THE ZERO PROBLEM Computer Glitch May Byte Big Apple By MICHAEL O. ALLEN and GEORGE MANNES, Daily News Staff Writers

January 3, 1997

New York City is facing a mother of all computer glitches that could cause key city services to crash in the next two years. Welfare, pension and payroll checks for thousands of New Yorkers may be mailed or computed incorrectly, or stop flowing from government coffers.

Computers that handle vital information, from birth certificates to tax assessments, also could go on the blink.

The problem is in mainframe computers that use just two digits to store dates and aren’t programed beyond the 20th century. In three years, when the calendar changes to a “00” year, the computers will read 1900, not 2000.

The computers then could assume that a driver’s license set to expire Feb. 1, 2000, had expired 100 years earlier.

Known as the Year 2000, or Y2K, problem, it affects thousands of computers nationwide and has sparked a huge effort in corporate America to solve the problem.

But the city is far behind some private corporations in coming to grips with the glitch.

New York won’t even have a full assessment of what needs to be done until June, the Daily News has learned.

“Every New Yorker that depends upon the city to send a check could be at risk of not receiving that check,” said City Councilman Andrew Eristoff (R-Manhattan), chairman of the Council Task Force on Technology in Government.

Donna Lynne, director of the mayor’s Office of Operations, said the city is set to hire a consultant this month to inventory city computer systems and assess what needs to be fixed, and at what cost.

If city agencies are saying at this late date that they’re still assessing the situation, “they’re probably dead meat,” said Howard Rubin, chairman of the Hunter College computer science department and a nationally recognized expert on the Year 2000 problem.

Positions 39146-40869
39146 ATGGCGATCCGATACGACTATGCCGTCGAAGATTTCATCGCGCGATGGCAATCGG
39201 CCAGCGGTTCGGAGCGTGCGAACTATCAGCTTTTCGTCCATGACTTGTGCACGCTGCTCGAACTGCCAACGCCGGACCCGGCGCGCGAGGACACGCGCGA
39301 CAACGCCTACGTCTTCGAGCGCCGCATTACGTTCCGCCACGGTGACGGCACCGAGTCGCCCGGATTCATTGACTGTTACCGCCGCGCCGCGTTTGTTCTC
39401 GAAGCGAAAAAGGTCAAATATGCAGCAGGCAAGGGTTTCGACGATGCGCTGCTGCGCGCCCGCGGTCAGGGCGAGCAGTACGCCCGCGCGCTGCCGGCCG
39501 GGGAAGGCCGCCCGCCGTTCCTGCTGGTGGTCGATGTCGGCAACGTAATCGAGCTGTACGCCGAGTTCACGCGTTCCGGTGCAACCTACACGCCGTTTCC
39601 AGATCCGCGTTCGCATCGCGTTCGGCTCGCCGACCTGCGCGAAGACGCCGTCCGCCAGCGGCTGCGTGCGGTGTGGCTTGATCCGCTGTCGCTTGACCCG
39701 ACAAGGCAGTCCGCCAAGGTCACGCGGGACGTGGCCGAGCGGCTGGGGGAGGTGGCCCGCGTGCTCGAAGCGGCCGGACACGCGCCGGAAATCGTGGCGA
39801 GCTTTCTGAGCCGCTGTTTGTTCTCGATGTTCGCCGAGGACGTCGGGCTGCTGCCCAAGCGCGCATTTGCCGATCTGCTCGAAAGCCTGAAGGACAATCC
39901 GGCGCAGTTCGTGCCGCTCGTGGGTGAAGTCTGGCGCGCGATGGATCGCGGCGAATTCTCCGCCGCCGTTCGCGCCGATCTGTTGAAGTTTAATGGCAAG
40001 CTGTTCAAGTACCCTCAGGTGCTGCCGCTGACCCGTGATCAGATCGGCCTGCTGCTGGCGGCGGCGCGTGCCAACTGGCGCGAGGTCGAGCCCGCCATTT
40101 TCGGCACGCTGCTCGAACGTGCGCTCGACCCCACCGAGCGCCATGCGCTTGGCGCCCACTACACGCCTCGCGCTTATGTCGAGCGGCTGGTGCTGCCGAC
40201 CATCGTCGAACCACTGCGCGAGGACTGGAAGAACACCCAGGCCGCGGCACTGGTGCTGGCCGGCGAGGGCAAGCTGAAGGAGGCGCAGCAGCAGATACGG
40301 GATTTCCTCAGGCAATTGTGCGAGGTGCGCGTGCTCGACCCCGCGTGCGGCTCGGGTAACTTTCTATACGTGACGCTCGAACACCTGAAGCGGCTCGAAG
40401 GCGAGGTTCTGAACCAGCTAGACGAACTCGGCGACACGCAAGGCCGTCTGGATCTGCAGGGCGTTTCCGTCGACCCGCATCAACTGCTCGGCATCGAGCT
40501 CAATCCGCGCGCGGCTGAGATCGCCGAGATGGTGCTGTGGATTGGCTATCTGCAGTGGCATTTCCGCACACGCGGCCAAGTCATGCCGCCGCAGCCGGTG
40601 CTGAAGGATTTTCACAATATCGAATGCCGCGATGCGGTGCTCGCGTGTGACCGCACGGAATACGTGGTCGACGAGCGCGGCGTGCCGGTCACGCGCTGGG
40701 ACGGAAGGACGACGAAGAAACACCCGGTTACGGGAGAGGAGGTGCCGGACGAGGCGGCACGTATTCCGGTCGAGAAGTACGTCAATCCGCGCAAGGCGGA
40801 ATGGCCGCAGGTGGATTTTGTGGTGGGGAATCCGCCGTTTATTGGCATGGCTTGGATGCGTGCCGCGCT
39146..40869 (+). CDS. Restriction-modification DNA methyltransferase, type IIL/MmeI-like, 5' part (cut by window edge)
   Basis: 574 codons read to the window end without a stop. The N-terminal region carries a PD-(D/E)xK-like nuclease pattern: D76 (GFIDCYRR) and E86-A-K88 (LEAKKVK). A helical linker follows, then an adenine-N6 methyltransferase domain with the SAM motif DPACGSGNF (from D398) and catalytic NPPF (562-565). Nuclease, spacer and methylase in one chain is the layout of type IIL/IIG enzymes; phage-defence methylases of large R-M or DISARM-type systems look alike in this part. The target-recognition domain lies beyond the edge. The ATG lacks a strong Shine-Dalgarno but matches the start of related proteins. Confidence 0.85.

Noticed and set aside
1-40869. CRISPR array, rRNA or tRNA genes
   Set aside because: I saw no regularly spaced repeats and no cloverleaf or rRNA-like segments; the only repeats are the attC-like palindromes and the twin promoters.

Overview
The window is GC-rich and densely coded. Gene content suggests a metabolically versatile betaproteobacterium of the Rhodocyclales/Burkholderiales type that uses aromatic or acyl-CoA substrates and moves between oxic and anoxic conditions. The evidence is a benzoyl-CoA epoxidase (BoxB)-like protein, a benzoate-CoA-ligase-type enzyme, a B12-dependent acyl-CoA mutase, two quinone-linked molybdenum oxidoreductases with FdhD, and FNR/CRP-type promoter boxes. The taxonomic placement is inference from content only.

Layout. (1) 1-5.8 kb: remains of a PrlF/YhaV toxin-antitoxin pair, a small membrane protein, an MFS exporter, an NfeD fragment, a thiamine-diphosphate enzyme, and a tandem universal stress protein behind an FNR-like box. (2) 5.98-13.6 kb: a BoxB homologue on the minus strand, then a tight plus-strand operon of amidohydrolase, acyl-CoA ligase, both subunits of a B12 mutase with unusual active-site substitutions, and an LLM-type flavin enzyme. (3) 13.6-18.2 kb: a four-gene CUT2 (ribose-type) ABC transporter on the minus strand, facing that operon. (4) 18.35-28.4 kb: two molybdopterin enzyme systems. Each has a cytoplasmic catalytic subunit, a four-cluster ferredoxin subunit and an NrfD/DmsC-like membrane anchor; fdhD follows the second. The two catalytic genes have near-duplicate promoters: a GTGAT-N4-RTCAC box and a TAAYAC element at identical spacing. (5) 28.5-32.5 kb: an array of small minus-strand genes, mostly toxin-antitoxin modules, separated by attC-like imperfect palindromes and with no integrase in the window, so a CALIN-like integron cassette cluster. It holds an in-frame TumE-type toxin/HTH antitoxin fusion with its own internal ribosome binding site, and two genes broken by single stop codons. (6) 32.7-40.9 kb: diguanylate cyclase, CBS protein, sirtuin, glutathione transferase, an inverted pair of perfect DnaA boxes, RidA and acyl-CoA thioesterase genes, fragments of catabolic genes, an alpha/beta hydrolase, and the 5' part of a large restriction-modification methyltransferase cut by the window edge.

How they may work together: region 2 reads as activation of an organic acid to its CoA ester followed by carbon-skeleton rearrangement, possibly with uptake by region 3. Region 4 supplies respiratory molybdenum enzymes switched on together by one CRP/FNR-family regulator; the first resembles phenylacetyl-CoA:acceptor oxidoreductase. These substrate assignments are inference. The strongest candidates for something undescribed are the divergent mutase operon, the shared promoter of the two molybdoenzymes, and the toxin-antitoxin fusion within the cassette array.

Computer programs tripped up by the date could grind to a halt or spit out unpredictably inaccurate data.

If agencies don’t tackle the Y2K problem, said Steve Newman, first deputy city controller, “all kinds of financial analysis, budget analysis, would just be wrong.”

Some city agencies, like the Department of Finance, which spent about $30 million on a new system in 1992, are replacing aging computers with modern units that solve the problem.

The mayor’s Office of Management and Budget, city controller’s office and city Financial Information Services Agency plan to replace accounting and bookkeeping programs rather than try to fix the date problem.

Sources close to the project said it should cost about $50 million, although no official estimates were available.

Lynne said systems the city bought in the past 18 months for the Fire, Police and other departments don’t have the problem.

Fixing the glitch throughout city government could require a mind-numbing process of investigating millions of lines of computer program commands. Experts said it could require an army of costly outside consultants and overtime for city employes.

For example, sources at the Human Resources Administration said it has more than 3 million lines of computer code to review. The controller’s office has 500,000 lines of code that covers monthly pension checks for 220,000 retired city employes.